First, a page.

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GM News official link;

Press Kit

Posting this because this car has a ton of awesome new technologies on it.
The PDF Link has detailed descriptions of the technologies mentioned in the web information.

A couple snipets.
Supercharged LS2 engine
Source: GM with Eaton

LS2 vs. LS7: The LS2 was developed as powerful yet refined engine. This makes it a perfect base architecture for this vehicle. The LS7 is a performance engine with an aggressive torque curve, making it less suited for the refined Cadillac character. To enhance the package, and truly place this vehicle in the performance arena, the supercharged LS2 maintains its base refinement with aggressive power.

The engine being used in the STS SAE 100 consists of a supercharged LS2 yielding 505 hp @ 5600 rpm and 520 lb.-ft. of torque @ 3600 rpm at 7 lb. of boost. General Motors has developed the integration of the Eaton M122 inner cooled supercharger to the LS2.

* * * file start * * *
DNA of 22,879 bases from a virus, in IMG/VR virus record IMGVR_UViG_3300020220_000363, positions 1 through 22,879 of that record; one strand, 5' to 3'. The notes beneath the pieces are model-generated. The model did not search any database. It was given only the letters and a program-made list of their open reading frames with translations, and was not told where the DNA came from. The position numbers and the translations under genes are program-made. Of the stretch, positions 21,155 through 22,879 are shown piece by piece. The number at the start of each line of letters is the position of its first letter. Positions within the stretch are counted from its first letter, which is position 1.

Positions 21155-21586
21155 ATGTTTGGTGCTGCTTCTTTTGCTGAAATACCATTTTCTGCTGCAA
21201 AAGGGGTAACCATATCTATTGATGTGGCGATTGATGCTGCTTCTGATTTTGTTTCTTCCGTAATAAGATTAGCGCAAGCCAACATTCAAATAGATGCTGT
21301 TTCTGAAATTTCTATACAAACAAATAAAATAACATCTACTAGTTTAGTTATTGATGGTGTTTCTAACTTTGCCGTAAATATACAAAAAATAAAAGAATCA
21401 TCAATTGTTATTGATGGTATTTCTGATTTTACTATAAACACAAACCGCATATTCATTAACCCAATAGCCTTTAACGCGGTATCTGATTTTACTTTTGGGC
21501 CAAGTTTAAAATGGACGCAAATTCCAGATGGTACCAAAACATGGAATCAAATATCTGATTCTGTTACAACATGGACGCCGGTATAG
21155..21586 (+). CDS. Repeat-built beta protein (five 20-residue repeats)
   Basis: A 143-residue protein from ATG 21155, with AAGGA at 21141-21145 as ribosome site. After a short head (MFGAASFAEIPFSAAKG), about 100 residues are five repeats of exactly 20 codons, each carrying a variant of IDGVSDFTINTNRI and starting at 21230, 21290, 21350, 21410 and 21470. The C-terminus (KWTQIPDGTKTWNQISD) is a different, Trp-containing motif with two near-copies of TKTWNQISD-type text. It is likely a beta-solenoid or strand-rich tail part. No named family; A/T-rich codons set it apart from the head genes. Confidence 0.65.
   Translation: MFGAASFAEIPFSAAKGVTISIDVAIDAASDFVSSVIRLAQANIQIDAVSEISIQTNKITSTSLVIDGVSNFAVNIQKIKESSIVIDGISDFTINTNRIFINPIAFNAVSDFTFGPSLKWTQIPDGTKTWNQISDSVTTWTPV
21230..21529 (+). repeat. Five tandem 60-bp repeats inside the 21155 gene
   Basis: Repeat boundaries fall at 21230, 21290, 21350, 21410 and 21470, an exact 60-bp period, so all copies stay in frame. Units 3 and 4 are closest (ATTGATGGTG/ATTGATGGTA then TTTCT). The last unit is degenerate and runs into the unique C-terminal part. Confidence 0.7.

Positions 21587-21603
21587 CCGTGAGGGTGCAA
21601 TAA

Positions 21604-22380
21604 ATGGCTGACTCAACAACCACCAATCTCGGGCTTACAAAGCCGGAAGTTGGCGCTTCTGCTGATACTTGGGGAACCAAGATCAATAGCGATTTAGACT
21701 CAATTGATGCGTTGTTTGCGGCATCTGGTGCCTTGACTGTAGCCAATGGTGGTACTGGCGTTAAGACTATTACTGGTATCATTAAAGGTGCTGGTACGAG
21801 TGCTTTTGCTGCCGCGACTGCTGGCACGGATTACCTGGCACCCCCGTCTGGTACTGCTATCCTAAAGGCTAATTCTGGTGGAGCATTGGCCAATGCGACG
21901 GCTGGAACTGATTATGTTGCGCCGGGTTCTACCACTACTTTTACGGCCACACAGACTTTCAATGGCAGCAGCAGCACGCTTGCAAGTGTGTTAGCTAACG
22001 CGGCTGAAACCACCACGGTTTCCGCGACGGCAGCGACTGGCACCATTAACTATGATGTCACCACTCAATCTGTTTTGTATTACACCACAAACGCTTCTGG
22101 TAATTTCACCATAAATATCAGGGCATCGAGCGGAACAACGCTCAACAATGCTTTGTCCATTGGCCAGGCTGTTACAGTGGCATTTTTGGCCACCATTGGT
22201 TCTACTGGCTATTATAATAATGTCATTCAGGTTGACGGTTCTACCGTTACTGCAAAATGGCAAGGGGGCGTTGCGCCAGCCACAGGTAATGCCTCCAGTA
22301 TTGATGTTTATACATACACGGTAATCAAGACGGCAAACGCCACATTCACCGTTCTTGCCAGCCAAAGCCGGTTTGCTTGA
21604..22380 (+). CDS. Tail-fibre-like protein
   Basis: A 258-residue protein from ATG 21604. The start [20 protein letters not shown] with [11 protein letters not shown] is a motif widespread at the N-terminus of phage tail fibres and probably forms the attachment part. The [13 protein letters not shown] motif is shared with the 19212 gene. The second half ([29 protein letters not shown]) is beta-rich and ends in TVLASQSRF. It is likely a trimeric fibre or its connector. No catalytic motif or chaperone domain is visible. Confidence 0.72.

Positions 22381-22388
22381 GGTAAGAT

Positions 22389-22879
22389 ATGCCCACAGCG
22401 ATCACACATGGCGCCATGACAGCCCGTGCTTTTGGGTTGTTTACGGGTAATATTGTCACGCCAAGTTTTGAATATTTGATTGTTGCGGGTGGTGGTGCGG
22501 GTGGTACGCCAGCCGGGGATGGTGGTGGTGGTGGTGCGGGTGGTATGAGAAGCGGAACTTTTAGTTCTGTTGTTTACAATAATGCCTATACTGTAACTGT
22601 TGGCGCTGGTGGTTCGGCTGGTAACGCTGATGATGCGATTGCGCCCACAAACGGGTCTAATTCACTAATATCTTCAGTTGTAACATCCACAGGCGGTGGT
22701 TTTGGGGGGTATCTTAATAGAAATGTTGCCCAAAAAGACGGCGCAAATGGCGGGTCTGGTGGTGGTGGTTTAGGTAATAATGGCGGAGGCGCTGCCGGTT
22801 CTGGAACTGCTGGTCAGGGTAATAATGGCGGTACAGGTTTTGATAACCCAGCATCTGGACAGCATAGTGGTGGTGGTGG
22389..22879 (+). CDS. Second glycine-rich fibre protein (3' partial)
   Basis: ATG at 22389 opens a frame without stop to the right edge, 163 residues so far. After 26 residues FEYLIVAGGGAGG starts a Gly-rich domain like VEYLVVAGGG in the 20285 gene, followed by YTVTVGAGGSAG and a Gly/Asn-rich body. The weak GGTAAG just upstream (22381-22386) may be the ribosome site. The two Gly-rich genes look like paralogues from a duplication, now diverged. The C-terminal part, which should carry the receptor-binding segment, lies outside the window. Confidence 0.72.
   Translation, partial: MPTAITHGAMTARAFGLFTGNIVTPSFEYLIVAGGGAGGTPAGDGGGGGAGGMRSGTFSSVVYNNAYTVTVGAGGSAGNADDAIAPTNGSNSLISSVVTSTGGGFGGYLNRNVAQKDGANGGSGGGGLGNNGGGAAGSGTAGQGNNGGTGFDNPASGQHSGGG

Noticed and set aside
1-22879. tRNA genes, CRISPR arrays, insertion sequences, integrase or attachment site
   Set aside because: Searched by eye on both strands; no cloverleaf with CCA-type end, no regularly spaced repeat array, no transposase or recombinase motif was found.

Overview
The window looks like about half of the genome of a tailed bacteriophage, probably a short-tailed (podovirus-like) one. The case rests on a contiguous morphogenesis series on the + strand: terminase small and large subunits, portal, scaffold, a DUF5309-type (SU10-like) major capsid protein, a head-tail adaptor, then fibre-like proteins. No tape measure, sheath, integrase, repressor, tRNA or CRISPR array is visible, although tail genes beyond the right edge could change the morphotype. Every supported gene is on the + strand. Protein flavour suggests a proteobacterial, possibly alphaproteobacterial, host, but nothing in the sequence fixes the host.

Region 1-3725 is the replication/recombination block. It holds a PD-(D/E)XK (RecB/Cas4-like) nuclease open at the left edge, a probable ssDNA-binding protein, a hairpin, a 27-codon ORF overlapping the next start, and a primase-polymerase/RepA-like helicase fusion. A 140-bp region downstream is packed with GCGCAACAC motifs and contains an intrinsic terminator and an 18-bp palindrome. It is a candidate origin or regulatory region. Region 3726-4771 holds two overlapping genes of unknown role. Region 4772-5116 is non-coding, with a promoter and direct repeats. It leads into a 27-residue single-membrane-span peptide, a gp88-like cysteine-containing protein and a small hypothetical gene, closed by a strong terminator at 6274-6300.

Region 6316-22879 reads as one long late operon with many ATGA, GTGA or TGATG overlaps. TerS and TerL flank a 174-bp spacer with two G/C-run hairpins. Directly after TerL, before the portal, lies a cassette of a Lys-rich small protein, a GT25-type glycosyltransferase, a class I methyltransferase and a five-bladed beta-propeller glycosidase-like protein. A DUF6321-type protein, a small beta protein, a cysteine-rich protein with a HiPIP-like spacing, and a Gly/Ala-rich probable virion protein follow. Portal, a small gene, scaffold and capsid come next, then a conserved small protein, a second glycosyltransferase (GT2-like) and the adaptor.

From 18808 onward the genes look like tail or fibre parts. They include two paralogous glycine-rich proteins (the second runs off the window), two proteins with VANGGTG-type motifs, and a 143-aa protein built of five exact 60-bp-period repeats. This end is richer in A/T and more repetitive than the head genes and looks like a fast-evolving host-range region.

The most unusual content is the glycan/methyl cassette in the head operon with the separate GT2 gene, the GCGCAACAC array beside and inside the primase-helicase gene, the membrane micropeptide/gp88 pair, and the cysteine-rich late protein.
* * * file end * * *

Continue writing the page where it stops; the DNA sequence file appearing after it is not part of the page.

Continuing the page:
Engine type: OHV V-8; aluminum block and heads; 6-bolt main bearings, forged steel crank; powder metal connection rods; displacement 364 cubic inches / 6.0 liter; bore 4.00 in / 101.6 mm; stroke 3.62 in / 92 mm; compression ratio 9:1. Fuel delivery is provided by returnless, sequential port fuel injection.


Two-piece carbon fiber with magnesium spokes
Source: Dymag (wheels) / Pirelli (tires)

It was time someone stopped believing that we didn’t need to reinvent the wheel.

This two-piece wheel is produced by means of a carbon fiber rim and a magnesium center fastened together with titanium bolts.

The goal was to make the lightest and strongest wheel available at a realistic price. This wheel has been in development for three years and has been developed with OE specifications as the benchmark. To achieve its goal of building the lightest and strongest wheel, Dyna Wheel has in turn developed its own proprietary resin, fiber and tooling.

The main advantage of reducing weight in a wheel is the reduction of unsprung weight. Reducing unsprung weight improves acceleration, braking efficiency, handling and fuel consumption. No other area of weight reduction yields near the overall performance gain that is that is achieved by reducing the mass of rotational parts (unsprung weight).

In the racing industry a factor of eight is often used when calculating the benefit of reducing unsprung mass against sprung mass. For example, a stock forged aluminum C5 wheel weighs 20 lbs. The MG/C wheel weighs 14 lbs. – a difference of six lbs. Six pounds of weight savings per wheel x 4 wheels = 24 lbs. x 8 = 192 lbs. By reducing 24 lbs. of unsprung mass, the equivalent in sprung mass would be 192 lbs.
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